Wednesday, June 12, 2013

Lam Looking, Death 1 June 1937, Ipoh

(From Our Own Correspondent)
Ipoh, June 1.

One of the best-known Chinese in Perak, Mr. Lam Looking died this morning in his 74th year.

Mr. Lam Looking returned home very ill after attending the recent Singapore races, and was recovering, but suffered a relapse. He was a prominent racehorse owner and owned much property in Perak.

The Straits Times, 1 June 1937, Page 12
The Singapore Free Press and Mercantile Advertiser (1884-1942), 2 June 1937, Page 6


Lam Looking's Career In Two Countries
Captain Dash

A link with the turf has been severed with the death of Towkay Lam Looking. A laconic announcement of his passing away at Ipoh on Tuesday morning must have caused a shock to sportsmen throughout the country.

Lam Looking was known to most Singapore people as the owner of Nonya Bukit Timah and other racehorses, but that is not all. He was an outstanding character in Chinese circles in Perak, a successful tin miner and rubber planter, besides being a successful racehorse owner.

Towkay Lam Looking was the son of the late Lam To Kai, a prominent citizen of San Wui district, Kwangtung, was born in Penang 74 years ago, and after being educated at the Penang Free School, he went to China and served with distinction in the Chinese Navy spending five years in the Chinese Imperial Naval Arsenal at Foochow. He served as a midshipman in the cruiser Fei Yuen, and rose to the rank of chief lieutenant. During the Franco-Chinese war he was in action in the gunboat On Lan, later being given command of the s.s. Emuy which was chartered during that war for the purpose of carrying ammunitions and supplies to Formosa.

He was created a Mandarin of the Blue Button for these services. Retiring from the Navy he became general manager of a spirit farm on the East Coast of Sumatra and later transferred to the F.M.S., where he took up mining with success, becoming proprietor of the rich Tongsang mines in Kinta. He also interested himself in rubber planting and at the time of his death was the employer of more than 2,000 labourers.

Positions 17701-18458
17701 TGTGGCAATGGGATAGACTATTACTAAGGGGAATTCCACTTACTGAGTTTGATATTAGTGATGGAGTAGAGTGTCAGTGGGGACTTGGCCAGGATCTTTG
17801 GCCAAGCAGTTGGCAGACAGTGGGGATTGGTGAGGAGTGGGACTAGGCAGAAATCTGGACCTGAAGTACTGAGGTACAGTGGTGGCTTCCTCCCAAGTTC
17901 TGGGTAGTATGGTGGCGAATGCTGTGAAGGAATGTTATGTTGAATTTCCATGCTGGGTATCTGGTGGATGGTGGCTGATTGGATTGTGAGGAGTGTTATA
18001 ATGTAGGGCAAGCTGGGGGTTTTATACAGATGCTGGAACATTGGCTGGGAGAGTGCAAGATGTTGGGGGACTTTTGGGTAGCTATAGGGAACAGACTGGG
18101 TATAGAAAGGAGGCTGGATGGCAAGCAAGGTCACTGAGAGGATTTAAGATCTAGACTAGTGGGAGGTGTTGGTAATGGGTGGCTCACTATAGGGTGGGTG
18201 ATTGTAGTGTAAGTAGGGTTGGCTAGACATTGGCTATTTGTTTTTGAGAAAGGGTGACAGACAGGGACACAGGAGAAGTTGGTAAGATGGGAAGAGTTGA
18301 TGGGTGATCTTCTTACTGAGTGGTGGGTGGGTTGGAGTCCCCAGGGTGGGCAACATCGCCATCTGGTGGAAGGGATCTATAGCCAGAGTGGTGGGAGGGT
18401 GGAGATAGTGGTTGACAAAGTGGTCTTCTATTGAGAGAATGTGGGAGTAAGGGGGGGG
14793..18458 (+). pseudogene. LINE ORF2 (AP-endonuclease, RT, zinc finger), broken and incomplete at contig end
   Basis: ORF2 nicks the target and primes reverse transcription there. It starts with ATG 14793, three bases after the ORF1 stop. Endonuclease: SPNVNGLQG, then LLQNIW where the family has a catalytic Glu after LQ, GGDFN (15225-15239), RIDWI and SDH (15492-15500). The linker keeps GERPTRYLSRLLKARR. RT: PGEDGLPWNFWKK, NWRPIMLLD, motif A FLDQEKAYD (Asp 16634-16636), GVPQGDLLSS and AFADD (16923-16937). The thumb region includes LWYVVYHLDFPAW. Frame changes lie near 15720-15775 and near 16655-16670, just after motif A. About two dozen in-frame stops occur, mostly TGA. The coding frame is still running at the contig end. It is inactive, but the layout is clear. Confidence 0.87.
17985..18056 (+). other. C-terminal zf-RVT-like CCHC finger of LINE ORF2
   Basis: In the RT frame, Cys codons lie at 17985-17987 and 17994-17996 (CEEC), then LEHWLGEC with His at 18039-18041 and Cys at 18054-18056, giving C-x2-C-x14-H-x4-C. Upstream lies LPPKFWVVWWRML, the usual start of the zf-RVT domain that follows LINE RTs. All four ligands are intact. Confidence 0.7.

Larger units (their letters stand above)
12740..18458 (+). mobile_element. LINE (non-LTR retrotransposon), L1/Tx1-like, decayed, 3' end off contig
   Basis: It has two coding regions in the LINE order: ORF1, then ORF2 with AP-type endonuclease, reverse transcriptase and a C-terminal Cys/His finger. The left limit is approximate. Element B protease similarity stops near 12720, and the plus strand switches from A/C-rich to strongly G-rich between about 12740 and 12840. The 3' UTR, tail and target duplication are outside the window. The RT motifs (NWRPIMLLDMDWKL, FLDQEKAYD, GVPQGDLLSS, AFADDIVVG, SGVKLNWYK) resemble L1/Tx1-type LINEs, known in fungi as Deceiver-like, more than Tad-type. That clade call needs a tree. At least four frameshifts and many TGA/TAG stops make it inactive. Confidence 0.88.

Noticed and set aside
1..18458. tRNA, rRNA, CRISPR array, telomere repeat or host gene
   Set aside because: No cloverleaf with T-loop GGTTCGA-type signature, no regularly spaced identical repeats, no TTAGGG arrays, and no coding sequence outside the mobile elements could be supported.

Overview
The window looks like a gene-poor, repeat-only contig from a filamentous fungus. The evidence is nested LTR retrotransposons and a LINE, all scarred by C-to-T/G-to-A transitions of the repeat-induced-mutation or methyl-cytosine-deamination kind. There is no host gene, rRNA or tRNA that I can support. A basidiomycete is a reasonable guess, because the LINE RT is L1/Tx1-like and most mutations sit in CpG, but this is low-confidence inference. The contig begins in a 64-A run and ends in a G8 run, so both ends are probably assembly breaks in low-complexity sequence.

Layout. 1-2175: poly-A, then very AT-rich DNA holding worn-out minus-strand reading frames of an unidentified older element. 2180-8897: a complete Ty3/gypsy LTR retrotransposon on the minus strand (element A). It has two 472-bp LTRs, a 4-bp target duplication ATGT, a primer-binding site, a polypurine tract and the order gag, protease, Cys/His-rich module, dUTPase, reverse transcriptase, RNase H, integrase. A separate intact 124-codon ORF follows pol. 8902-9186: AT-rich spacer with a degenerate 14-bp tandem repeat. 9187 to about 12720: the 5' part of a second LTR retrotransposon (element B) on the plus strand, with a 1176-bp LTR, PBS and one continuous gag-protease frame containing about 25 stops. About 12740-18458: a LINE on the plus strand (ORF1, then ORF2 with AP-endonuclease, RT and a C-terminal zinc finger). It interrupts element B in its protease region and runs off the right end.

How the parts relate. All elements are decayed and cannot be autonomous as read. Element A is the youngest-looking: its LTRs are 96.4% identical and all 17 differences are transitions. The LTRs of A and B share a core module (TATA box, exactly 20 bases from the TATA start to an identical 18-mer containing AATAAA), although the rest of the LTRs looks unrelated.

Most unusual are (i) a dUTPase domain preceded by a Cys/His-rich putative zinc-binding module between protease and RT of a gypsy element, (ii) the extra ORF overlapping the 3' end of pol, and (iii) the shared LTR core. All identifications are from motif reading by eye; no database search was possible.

Racing Colours

A man of many parts, his interest in horse racing dates back to 1929, when he first registered as an owner with the S.R.A., his racing colours being green, red and yellow arm bands.//His first racing success was with Kingsma at the Perak summer race meeting in Ipoh in July, 1930, on the third day of the races. E. Donnelly was the jockey and Mr. F.O.C. O'Neill was then his trainer. This English gelding was greatly fancied on the fourth day and carrying all the money justified the confidence of the punters by repeating his success.//Kingsma brought him other successes, and in the same year he acquired another English gelding named Hatchet Lane who won on the third day of the Perak winter meeting in Ipoh on Nov. 15, 1930, the late Jockey Draman being the rider. Both these horses, trained by Mr. F.O.C. O'Neill were prominent performers in those days and carried Towkay Lam Looking's colours first past the post on several memorable occasions.

Governor's Cup

In 1933, at the opening of the new course at Bukit Timah, he had Van Breukelen in charge of his stables, and he regisrtered his first win there in the Singapore autumn gold gup meeting with that fine Australian mare Nonya Bukit Timah, who after several fine performances carried off the Governor's Cup in 1935.

That was a memorable event. Towkay Lam Looking led his horse amid muc applause, only to see the red cone go up, denoting that an objection had been raised by Jockey Woods who rode Vedas, for alleged interference. The objection was overruled and Towkay Lam Looking's name will go down to posterity as the winner of one of the principal classics of the Malayan turf.//In that memorable race Lam Looking had another candidate, that fine performer Prohibition, who was placed third, and later won many races, establishing a record on the third day of Selangor summer meeting, June 15, 1935, covering 1 1/4 miles in 2 min. 5-2/5 sec. which still stands as a Malayan record.

Name Empanelled

Death has removed a notable figure of the Malayan turf. Towkay Lam Looking's name will be remembered for a long time. His name is empanelled on the boards showing the winners of the Governor's Cup at the Bukit Timah grand stand.

He owned a fine string of horses, among them being Gee Up, Celestial, and Reform, and it is indeed a sad blow to racing that the popular colours which his horses carried, notably the red with orange sash, will no more denote that they belong to one of the finest Chinese sportsmen who ever raced horses in Malaya.

Source: The Straits Times, 6 June 1937, Page 23

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